Burns v. Brazzolotto

Filing 24

MEMORANDUM OPINION. Signed by Judge Virginia Emerson Hopkins on 4/18/2018. (JLC)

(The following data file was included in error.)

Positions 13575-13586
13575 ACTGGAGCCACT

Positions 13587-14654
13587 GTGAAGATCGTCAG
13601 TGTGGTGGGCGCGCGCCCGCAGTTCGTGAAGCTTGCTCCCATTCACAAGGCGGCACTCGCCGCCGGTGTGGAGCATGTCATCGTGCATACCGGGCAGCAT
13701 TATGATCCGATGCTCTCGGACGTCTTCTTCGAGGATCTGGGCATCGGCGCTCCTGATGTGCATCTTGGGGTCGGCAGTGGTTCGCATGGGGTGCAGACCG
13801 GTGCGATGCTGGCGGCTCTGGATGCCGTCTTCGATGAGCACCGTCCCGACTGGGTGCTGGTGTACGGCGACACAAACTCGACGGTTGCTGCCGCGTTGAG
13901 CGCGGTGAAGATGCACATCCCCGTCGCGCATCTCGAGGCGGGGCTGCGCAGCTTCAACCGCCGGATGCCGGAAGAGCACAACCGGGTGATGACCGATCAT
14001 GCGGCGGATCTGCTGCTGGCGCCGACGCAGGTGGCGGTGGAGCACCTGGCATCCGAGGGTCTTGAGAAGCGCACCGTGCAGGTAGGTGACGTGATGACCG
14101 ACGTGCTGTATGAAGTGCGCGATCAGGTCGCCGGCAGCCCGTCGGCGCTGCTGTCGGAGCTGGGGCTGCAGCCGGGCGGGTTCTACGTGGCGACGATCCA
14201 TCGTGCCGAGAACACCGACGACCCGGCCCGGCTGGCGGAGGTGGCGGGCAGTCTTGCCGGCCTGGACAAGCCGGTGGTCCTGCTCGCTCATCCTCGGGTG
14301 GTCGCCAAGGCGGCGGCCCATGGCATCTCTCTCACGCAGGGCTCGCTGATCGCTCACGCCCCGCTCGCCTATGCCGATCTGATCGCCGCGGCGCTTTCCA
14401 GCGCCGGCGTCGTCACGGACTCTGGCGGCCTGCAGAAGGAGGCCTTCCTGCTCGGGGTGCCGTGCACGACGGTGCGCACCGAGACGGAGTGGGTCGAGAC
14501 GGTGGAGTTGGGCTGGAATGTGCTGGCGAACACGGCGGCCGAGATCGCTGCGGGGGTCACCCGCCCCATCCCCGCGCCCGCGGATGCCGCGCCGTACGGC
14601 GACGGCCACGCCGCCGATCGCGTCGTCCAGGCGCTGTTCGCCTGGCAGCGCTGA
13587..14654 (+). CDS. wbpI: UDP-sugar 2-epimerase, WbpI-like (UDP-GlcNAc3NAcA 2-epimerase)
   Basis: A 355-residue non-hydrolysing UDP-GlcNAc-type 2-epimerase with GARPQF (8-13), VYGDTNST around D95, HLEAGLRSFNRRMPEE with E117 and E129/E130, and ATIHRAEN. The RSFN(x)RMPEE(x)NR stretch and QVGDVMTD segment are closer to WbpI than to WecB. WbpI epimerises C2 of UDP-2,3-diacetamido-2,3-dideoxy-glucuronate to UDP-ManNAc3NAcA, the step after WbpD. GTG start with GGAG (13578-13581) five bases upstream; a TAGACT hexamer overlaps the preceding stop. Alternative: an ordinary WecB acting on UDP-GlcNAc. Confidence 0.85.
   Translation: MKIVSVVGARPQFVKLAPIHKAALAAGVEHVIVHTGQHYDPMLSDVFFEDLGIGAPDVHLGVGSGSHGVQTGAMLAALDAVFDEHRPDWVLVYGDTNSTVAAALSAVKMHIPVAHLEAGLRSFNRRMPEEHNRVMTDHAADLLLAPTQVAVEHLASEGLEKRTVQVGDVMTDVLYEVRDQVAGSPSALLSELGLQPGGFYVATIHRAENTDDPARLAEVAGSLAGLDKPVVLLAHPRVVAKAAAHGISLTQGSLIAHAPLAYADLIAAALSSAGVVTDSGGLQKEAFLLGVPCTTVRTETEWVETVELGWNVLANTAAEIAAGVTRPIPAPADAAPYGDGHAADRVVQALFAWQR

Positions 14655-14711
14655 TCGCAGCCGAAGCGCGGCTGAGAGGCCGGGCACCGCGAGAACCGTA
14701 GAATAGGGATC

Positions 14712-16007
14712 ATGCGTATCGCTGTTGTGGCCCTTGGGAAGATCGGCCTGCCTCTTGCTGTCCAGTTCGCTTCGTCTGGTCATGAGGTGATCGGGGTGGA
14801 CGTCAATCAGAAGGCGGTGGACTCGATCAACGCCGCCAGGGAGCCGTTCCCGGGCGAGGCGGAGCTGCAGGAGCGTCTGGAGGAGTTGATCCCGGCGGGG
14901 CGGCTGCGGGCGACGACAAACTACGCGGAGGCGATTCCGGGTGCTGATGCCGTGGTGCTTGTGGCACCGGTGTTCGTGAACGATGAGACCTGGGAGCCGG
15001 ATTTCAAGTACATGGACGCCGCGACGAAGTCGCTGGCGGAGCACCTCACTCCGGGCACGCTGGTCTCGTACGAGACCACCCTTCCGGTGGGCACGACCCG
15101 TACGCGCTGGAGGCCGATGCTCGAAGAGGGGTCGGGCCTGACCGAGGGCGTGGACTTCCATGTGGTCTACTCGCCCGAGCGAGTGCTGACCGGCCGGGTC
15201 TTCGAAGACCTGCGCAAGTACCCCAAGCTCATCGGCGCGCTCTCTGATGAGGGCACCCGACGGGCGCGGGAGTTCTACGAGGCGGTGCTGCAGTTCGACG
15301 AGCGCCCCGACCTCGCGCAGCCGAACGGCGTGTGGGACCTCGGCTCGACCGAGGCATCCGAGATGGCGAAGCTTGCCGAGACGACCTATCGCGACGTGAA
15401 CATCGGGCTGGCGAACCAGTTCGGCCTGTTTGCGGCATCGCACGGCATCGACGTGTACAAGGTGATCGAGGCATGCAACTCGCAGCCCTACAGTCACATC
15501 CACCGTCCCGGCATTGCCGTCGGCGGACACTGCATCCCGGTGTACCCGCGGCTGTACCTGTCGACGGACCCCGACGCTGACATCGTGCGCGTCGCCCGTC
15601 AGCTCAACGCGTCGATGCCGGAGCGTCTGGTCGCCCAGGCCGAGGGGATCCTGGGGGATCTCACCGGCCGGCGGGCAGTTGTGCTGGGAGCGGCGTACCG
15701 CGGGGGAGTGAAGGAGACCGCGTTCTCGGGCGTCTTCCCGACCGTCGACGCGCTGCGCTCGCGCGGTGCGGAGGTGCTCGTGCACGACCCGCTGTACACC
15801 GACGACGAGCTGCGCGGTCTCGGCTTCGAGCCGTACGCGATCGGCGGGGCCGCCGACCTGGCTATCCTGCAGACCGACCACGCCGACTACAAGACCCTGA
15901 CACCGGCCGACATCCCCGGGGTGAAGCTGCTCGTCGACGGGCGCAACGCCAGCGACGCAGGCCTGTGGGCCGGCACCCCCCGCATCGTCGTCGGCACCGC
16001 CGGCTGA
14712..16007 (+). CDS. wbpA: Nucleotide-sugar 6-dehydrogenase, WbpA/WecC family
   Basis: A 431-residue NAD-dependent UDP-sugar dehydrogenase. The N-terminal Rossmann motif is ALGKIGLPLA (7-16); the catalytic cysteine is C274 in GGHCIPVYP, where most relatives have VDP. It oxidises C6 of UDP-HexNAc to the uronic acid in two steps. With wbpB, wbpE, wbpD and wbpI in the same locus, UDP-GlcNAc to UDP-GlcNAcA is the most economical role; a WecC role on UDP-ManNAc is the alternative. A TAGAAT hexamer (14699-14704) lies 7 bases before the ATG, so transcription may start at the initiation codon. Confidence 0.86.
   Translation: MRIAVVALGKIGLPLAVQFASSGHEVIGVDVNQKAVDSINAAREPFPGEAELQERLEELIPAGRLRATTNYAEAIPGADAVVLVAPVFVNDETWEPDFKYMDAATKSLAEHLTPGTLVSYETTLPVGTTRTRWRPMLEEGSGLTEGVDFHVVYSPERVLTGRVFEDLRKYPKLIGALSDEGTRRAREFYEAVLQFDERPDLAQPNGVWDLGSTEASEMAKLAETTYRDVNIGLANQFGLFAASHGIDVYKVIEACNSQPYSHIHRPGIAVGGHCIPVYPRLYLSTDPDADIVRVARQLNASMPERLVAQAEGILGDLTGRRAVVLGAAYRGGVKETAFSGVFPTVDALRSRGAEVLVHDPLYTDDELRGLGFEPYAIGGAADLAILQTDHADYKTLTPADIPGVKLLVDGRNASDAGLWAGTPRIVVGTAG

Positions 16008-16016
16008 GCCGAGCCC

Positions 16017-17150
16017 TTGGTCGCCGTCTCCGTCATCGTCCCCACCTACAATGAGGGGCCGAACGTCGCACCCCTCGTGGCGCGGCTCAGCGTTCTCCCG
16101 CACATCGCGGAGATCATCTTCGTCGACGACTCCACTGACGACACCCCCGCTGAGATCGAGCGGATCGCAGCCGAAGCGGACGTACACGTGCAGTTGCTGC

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FILED 2018 Apr-18 PM 01:29 U.S. DISTRICT COURT N.D. OF ALABAMA IN THE UNITED STATES DISTRICT COURT FOR THE NORTHERN DISTRICT OF ALABAMA MIDDLE DIVISION TIMOTHY BURNS, Pro Se Plaintiff, v. SARAH BRAZZOLOTTO, Defendant. ) ) ) ) ) ) ) ) ) Civil Action No.: 4:17-CV-1728-VEH MEMORANDUM OPINION This matter is before the court on the Motion To Dismiss filed by Defendant Sarah Brazzolotto (the “Motion”). (Doc. 16). The Motion is brought pursuant to Rules 12(b)(1), (5), and (6) of the Federal Rules of Civil Procedure.1 The Plaintiff, who is appearing pro se, was advised by this Court of the nature of the motion and his need to respond to it no later than April 4, 2018. (Doc. 17). In response, on March 20, 2018, 1 FED. R. CIV. P. 12(b) states, in pertinent part: (b) How to Present Defenses. Every defense to a claim for relief in any pleading must be asserted in the responsive pleading if one is required. But a party may assert the following defenses by motion: (1) lack of subject matter jurisdiction; *** (5) insufficient service of process; [and] (6) failure to state a claim upon which relief can be granted.... the Plaintiff filed three separate documents opposing the motion. (Docs. 19, 20, 21). That same day, he also filed a “Motion for Judgment.” (Doc. 18). The Court has considered all of these responses in its ruling.2 For the reasons stated herein, the Plaintiff’s Motion for Judgment will be DENIED, and the Defendant’s Motion To Dismiss will be GRANTED. I. STANDARD Rule 12(b)(1) of the Federal Rules of Civil Procedure provides for the dismissal of an action where the court finds that it does not have subject matter jurisdiction. Rule 12(b)(6) provides for dismissal for failure of a party to state a claim for which relief can be granted. Rule 12(b)(5) provides for dismissal where service of process is insufficient. Where “a Rule 12(b)(1) motion is filed in conjunction with other Rule 12 motions, the court should consider the Rule 12(b)(1) jurisdiction attack before addressing any attack on the merits.” Ramming v. United States, 281 F.3d 158, 161 (5th Cir. 2001) (citing Hitt v. City of Pasadena, 561 F.2d 606, 608 (5th Cir. 1977). A motion to dismiss for lack of subject matter jurisdiction should be granted “only if it appears certain that the plaintiff cannot prove any set of facts in support of his claim 2 All of the Plaintiff’s filings were duplicates of documents he filed in his previously dismissed case. See, Burns v. State of Alabama, 4:17-cv-01784-LSC-JEO. 2 that would entitle plaintiff to relief.” Ramming, 281 F.3d at 161. Lack of subject matter jurisdiction may be found through an examination of: (1) the complaint alone; (2) the complaint supplemented by undisputed facts evidenced in the record; or (3) the complaint supplemented by undisputed facts plus the court’s resolution of disputed facts. See id. Because the burden of proof on a motion to dismiss for lack of subject matter jurisdiction is on the party asserting jurisdiction, plaintiff “constantly bears the burden of proof that jurisdiction does in fact exist.” See Ramming, 281 F.3d at 161 (citing McDaniel v. United States, 899 F. Supp. 305, 307 (E.D. Tex. 1995), and Menchaca v. Chrysler Credit Corp., 613 F.2d 507, 511 (5th Cir. 1980)). If the court determines that subject matter jurisdiction exists, it must then address the Rule 12 (b)(6) motion. Ramming, 281 F.3d at 161 (citing Hitt, 561 F.2d at 608). Generally, the Federal Rules of Civil Procedure require only that the complaint provide “a short and plain statement of the claim showing that the pleader is entitled to relief.” Fed. R. Civ. P. 8(a). However, to survive a motion to dismiss brought under Rule 12(b)(6), a complaint must “state a claim to relief that is plausible on its face.” Bell Atl. Corp. v. Twombly, 550 U.S. 544, 570 (2007) (“Twombly”). A claim has facial plausibility “when the plaintiff pleads factual content that allows the court to draw the reasonable inference that the defendant is liable for the misconduct alleged.” Ashcroft v. Iqbal, 556 U.S. 662, 678 (2009) (citing Twombly, 550 3 U.S. at 556) (“Iqbal”). That is, the complaint must include enough facts “to raise a right to relief above the speculative level.” Twombly, 550 U.S. at 555 (citation and footnote omitted). Pleadings that contain nothing more than “a formulaic recitation of the elements of a cause of action” do not meet Rule 8 standards, nor do pleadings suffice that are based merely upon “labels or conclusions” or “naked assertion[s]” without supporting factual allegations. Id. at 555, 557 (citation omitted). Once a claim has been stated adequately, however, “it may be supported by showing any set of facts consistent with the allegations in the complaint.” Id. at 563 (citation omitted). Further, when ruling on a motion to dismiss, a court must “take the factual allegations in the complaint as true and construe them in the light most favorable to the plaintiff.” Pielage v. McConnell, 516 F.3d 1282, 1284 (11th Cir. 2008) (citing Glover v. Liggett Group, Inc., 459 F.3d 1304, 1308 (11th Cir. 2006)). In this case, the Rule 12(b)(5) motion is reviewed in light of the requirements of Rule 12(m). “A plaintiff is responsible for serving the defendant with both a summons and the complaint within the time permitted under Rule 4(m).” Anderson v. Osh Kosh B'Gosh, 255 F. App'x 345, 347 (11th Cir. 2006) (citing FED.R.CIV.P. 4(c)(1)). If a defendant is not served within 90 days after the complaint is filed, the court--on motion or on its own after notice to the plaintiff--must dismiss the action without prejudice against that defendant or order that service be made within a specified time. But if the plaintiff shows good cause for the failure, the court must extend the time for service for an appropriate 4 period. FED. R. CIV. P. 4(m). “‘Good cause’ exists ‘only when some outside factor [,] such as reliance on faulty advice, rather than inadvertence or negligence, prevented service.’” Anderson, 255 F. App'x at 347 (quoting Prisco v. Frank, 929 F.2d 603, 604 (11th Cir.1991) (discussing “good cause” under former Rule 4(j)), superseded in part by rule as stated in Horenkamp v. Van Winkle And Co., 402 F.3d 1129, 1132 (11th Cir. 2005)). “[E]ven in the absence of ‘good cause,’ district courts have the discretion to extend the time for service of process.” Anderson, 255 F. App'x at 347 (citing Horenkamp, 402 F.3d at 1132-33). II. ALLEGATIONS IN THE COMPLAINT This matter arises out of custody proceedings pertaining to A.B.3, the Plaintiff’s minor child. On August 17, 2017, Turquoise Garnett, A.B.’s sister, filed a Dependency Petition in the Juvenile Court of St. Clair County. As a result of that petition, on October 4, 2017, via an Emergency Temporary Order entered by Judge Robert Minor, the Juvenile Court awarded “care, custody[,] and control” of A.B. to Garnett. (Doc. 1-1 at 4). That same date, the Circuit Court of St. Clair County denied a petition by Sharon 3 The Northern District of Alabama’s Civil Administrative Procedures Manual provides that “[i]f the involvement of a minor child must be mentioned, only the initials of that child should be used.” CM/ECF Administrative Procedures Civil 02-01-2018 (http://www.alnd.uscourts.gov/sites/alnd/files/AL-N%20Civil%20Administrative%20Procedures %20Manual.Revision.02-2018.pdf) at 13. 5 Evans, A.B.’s mother, to modify custody. (Doc. 1-1 at 6). The nature of the modification sought is unclear, but the Court assumes that the Circuit Court had previously granted Burns custody of A.B. and, in light of the Dependency Petition filed by Garnett, Evans sought to have custody vested with Evans. In any case, as part of the proceedings in the Circuit Court, Sarah Brazzolotto, the Defendant in this case, was appointed the Guardian ad Litem for A.B. (Doc. 1-1 at 6). The Plaintiff in this case did not appear at the hearings held in either case, and claims that he was not given notice of either of them. The Plaintiff alleges that the entry of these orders was a denial of his rights to due process and equal protection under the Fourteenth Amendment to the United States Constitution. (Doc. 1-1 at 1). He states that he complained to Judge Minor4 about the behavior of someone named “Tammy,”5 but states that Judge Minor “never took any action . . . but acted in a different way, in favor of the law firm.” (Doc. 1-1 at 2). He states that he has been “denied due process more than once,” and that “[t]he courts have been informed yet no action has been taken.” (Doc. 1-1 at 2). He states that Brazzolotto “filed allegations on or about 8/17/2017 misleading [the] court and clerk,” 4 The Plaintiff actually states that he complained to Judge “Minon.” However, the only Judge whose name appears anywhere on the orders attached to the Plaintiff’s Complaint is Judge Minor. 5 In one of his responses to the Motion To Dismiss, the Plaintiff identifies a “Tammie Cook,” who he states entered his home and “conduct[ed] an illegal search.” (Doc. 20 at 1). 6 and “the clerk conspired with [Brazzolotto] to remove [A.B.] from the home of the [P]laintiff.” (Doc. 1-1 at 2). The Plaintiff asks this Court “to order the court who ordered the removal of [A.B.] to return [her to] the [P]laintiff and to remove the attorney’s [from] the case.” (Doc. 1-1 at 1). He also seeks money damages. (Doc. 1-1 at 3). III. ANALYSIS This Court does not have jurisdiction over this case. Unlike State courts, federal courts are courts of limited jurisdiction, meaning that the grounds for the Court’s jurisdiction must be present at the time the complaint is filed and must be obvious on the face of the complaint. Fed. R. Civ. P. 8(a); 28 U.S.C. § 1330, et seq. The law is clear that Plaintiff, the person seeking to invoke jurisdiction in this case, has the burden to demonstrate that the Court has subject matter jurisdiction. McNutt v. General Motors Acceptance Corp., 298 U.S. 178, 182-83 (1936). Lack of subject matter jurisdiction cannot be waived or expanded by judicial interpretation, and a jurisdictional defect can be raised at any time by either the parties or the Court. Sosna v. Iowa, 419 U.S. 393, 398 (1975); American Fire & Casualty Co. v. Finn, 341 U.S. 6, 17-18 (1951). The “well-pleaded complaint rule” governs whether this Court has federal question jurisdiction. Caterpillar v. Williams, 482 U.S. 386 (1987); Gully v. First National Bank, 299 U.S. 109 (1936); Gulf States Paper Corporation v. Ingram, 811 7 F.2d 1464 (11th Cir. 1987). As noted previous, the Plaintiff claims that he was denied his right to due process and equal protection guaranteed under the Fourteenth Amendment to the United States Constitution. (Doc. 1-1 at 1).6 This appears to be a claim brought pursuant to 42 U.S.C. § 1983, which allows suits against “state actors” for violations of civil rights.7 When the Plaintiff’s claims are based in federal law, jurisdiction is appropriate pursuant to 28 U.S.C. § 1331, which provides that “[t]he district courts shall have original jurisdiction of all civil actions arising under the Constitution, laws, or treaties of the United States.” 28 U.S.C. § 1331. Under § 1331, federal courts have jurisdiction to hear “only those cases in which a well-pleaded complaint establishes either that federal law creates the cause of action 6 He also claims that he is the victim of “discrimination.” The Plaintiff does not explain how the Defendant discriminated against him. Nor does he cite any law or rule which he alleges was violated by such discrimination. There is no plausible discrimination claim here. Furthermore, although the Plaintiff mentions the Fifth Amendment in his Complaint, to the extent that he has a claim against a state actor, the rights he claims were violated are guaranteed by the Fourteenth Amendment. 7 The statute provides, in pertinent part: Every person who, under color of any statute, ordinance, regulation, custom, or usage, of any State or Territory or the District of Columbia, subjects, or causes to be subjected, any citizen of the United States or other person within the jurisdiction thereof to the deprivation of any rights, privileges, or immunities secured by the Constitution and laws, shall be liable to the party injured in an action at law, suit in equity, or other proper proceeding for redress . . .. 42 U.S.C.A. § 1983. 8 or that the plaintiff's right to relief necessarily depends on resolution of a substantial question of federal law.” Franchise Tax Bd. v. Construction Laborers Vacation Trust, 463 U.S. 1, 27-28 (1983). The Eleventh Circuit Court of Appeals has stated: To state a claim for relief under § 1983, a plaintiff must allege that an act or omission committed by a person acting under color of state law deprived him of a right, privilege, or immunity secured by the Constitution or laws of the United States. See Hale v. Tallapoosa Cty., 50 F.3d 1579, 1582 (11th Cir.1995). A person acts under color of law when he or she is “acting with power possessed by virtue of the defendant's employment with the state.” See Edwards v. Wallace Cmty. Coll., 49 F.3d 1517, 1522 (11th Cir.1995). Although state employment is “generally sufficient” to make a person a state actor, “[n]ot all actions by state employees are acts under color of law.” Id. at 1523. A private party may be held liable as a state actor in only three circumstances: (1) the State has coerced or at least significantly encouraged the action alleged to violate the Constitution (“State compulsion test”); (2) the private parties performed a public function that was traditionally the exclusive prerogative of the State (“public function test”); or (3) the State had so far insinuated itself into a position of interdependence with the private parties that it was a joint participant in the enterprise (“nexus/joint action test”). See Rayburn ex rel. Rayburn v. Hogue, 241 F.3d 1341, 1347 (11th Cir.2001) (internal quotation marks omitted and alteration adopted). Jimenez v. Wizel, 644 F. App'x 868, 871–72 (11th Cir.), cert. denied, 137 S. Ct. 203, 196 L. Ed. 2d 131 (2016). The Plaintiff has failed to plead any allegations which satisfy any of these tests so that Brazzolotto is a state actor. See also, Higdon v. Smith, 565 F. App'x 791, 793 (11th Cir. 2014) (although GAL was appointed by the state in 9 custody proceedings and the state regulated her conduct, the regulatory role alone is not sufficient to render GAL a state actor for the purposes of § 1983). To the extent that the Plaintiff’s claims are brought pursuant to Section 1983, they fail. Accordingly, there is no federal question presented, and this Court does not have jurisdiction over this matter pursuant to 28 U.S.C. § 1331. See also, Jimenez, 644 F. App'x at 870 (“The child custody dispute is not a matter arising under the original jurisdiction of the federal courts because it is not an action ‘arising under the Constitution, laws, or treaties of the United States.’”) (quoting 28 U.S.C. § 1331).8 This Court also lacks diversity jurisdiction. Pursuant to 28 U.S.C. § 1332, “the district courts shall have original jurisdiction of all civil actions where the matter in controversy exceeds the sum or value of $75,000, exclusive of interest and costs, and is between . . . citizens of different States.” 28 U.S.C.A. § 1332(a)(1). As noted previously, the burden is on the Plaintiff to establish jurisdiction–i.e. that there is diversity of citizenship. Because he has failed to allege the citizenship of either himself or the Defendant, there is no jurisdiction under 28 U.S.C. § 1332.9 8 The Court's subject matter jurisdiction is also called into question by the Rooker-Feldman abstention doctrine. Under this doctrine, a federal court does not have the power to review the final judgment of a state court. See Biddulph v. Mortham, 89 F.3d 1491, 1495 n.1 (11th Cir. 1996). 9 Regardless, the facts of this case make it clear that both parties are citizens of Alabama. 10 IV. CONCLUSION Because this Court does not have jurisdiction over this matter, a Final Order will be entered dismissing this case without prejudice. DONE and ORDERED this 18th day of April, 2018. VIRGINIA EMERSON HOPKINS United States District Judge 11